With both my personal and professional hats on, I’ve come up with a list of things that you might not have considered, that could increase your chances of success.

1. Securing a permanent role as a paralegal
One excellent way to increase your chances of a training contract is to work as a paralegal. Applying to paralegal positions confirms your interest in law firms and proves to them that you are dead set on a legal career. There is a definite trend in firms preferring trainees who have gained valuable experience as a paralegal beforehand (refer to my colleague David Bloom’s blog of 1 December 16). One reason for this is because after gaining practical experience, you’ll be far more productive from the very first day of your training contract. All law firms are focusing on efficiency and productivity these days. Many paralegals decide to pursue a training contract at the firm they are currently working at. Although the recruitment process for training contracts is typically the same for internal and external candidates, the knowledge of the firm and the skills that you learnt during your employment as a paralegal, should give you the edge over candidates without these skills or knowledge. If, as the majority of paralegals do, you apply for a training contract at a different firm you will still have an advantage over others that don’t have this crucial experience.

As a paralegal you should try to get fully involved in the firm’s pro bono activities so you meet a broad range of individuals, both clients and other lawyers, and as a result you will have more to talk about in your training contract applications and interviews.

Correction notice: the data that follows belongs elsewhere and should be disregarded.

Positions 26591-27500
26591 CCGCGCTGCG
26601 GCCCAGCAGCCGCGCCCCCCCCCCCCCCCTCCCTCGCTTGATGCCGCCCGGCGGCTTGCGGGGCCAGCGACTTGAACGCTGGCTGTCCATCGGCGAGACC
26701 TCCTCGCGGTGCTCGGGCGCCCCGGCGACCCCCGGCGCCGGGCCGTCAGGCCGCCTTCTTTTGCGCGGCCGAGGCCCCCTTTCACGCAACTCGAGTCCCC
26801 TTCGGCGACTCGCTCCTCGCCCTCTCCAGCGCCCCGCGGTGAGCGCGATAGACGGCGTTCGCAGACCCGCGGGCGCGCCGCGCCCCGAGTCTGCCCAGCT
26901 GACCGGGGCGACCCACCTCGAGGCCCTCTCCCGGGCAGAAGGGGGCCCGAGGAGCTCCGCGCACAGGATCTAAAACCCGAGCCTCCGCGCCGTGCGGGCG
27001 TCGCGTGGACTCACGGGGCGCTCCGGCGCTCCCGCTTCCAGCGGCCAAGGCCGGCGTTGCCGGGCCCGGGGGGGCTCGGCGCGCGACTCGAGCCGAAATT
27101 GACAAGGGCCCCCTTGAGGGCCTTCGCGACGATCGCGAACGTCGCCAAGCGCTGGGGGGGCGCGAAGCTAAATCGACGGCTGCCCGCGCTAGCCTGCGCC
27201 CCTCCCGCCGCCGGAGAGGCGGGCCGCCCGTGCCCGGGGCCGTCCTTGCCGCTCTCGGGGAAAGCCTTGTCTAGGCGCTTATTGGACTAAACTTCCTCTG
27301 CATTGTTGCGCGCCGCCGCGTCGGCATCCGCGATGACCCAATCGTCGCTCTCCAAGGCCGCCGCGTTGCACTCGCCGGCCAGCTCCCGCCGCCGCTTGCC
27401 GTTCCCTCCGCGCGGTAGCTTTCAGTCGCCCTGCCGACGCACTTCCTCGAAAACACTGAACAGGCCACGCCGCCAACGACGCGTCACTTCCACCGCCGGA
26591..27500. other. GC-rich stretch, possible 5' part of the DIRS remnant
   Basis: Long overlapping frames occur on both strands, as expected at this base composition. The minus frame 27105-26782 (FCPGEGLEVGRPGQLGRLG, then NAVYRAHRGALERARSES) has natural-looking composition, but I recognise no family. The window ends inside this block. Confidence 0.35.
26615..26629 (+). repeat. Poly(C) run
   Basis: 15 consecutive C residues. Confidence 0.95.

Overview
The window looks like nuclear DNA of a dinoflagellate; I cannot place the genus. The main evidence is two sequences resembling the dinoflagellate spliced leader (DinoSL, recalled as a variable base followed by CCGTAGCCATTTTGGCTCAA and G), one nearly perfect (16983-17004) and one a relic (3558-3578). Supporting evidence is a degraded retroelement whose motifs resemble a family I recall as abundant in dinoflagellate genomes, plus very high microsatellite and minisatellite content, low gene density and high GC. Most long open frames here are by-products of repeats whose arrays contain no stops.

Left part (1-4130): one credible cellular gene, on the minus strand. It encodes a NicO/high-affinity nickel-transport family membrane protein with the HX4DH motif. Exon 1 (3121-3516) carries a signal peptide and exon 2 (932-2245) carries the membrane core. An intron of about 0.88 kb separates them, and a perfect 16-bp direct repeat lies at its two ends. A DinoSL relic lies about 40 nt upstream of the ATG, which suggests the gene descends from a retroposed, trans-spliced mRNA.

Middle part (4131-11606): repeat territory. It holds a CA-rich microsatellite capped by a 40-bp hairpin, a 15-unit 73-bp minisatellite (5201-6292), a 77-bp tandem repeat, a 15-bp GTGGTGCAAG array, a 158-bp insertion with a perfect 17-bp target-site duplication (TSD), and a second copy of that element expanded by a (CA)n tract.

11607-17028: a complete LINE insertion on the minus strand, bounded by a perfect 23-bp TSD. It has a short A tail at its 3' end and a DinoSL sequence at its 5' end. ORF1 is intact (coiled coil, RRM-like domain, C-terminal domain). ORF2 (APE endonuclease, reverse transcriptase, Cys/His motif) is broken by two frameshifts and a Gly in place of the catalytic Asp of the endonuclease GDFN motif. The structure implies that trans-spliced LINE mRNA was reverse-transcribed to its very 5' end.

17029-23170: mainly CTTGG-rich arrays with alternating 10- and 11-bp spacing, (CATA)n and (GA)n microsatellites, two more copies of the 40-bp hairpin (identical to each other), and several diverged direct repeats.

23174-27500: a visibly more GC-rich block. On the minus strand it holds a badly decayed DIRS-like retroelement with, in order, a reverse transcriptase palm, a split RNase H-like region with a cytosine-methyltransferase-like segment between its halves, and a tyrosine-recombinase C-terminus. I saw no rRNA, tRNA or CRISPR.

Moreover, paralegal experience may even enable you to gain solicitor status via the Solicitors Regulation Authority equivalent means initiative, provided you complete the LPC (but with no need to secure a training contract!). Again see more details of this route to qualification in my colleague Claire Watt’s blog on 8th September ‘16. Read more...

Read our blog: How to stand out from the Paralegal crowd?

Recent LLB or LPC graduate? Or just thinking about a new legal job? Read on – we are busy, busy, busy! My inbox is bursting. Since the weekend, I have received far in excess of 500 applications; that is a lot of CVs to go through but I have a lot of roles to fill. We are recruiting for paralegals in-house and within private practice in London, Bristol, Bath and Cambridge, to name just a handful of locations in the South. Our clients are seeking motivated, capable individuals across a range of practice areas.

How do I deal with this volume of applications? I’m fairly ruthless – I have to be. Managing this number of emails on a daily basis is very time consuming – how on earth have I got time to write a blog?! As I walked back to my desk this morning after dropping my children at school, this was my exact thought. But here I am putting pen to paper – literally, typing it up after the old fashioned way!


Contact us if you’d like to talk through any of our latest opportunities.
Briony Wood

Briony Barber-Wood

Manager - South West

Claire Watt

Claire Watt

Associate - Insurance

Emily Lonsdale

Emily Lonsdale

Associate - South

Sarah Boxall

Sarah Boxall

Associate - London/South

Rachael Travers profile

Rachael Travers

Resourcer - South East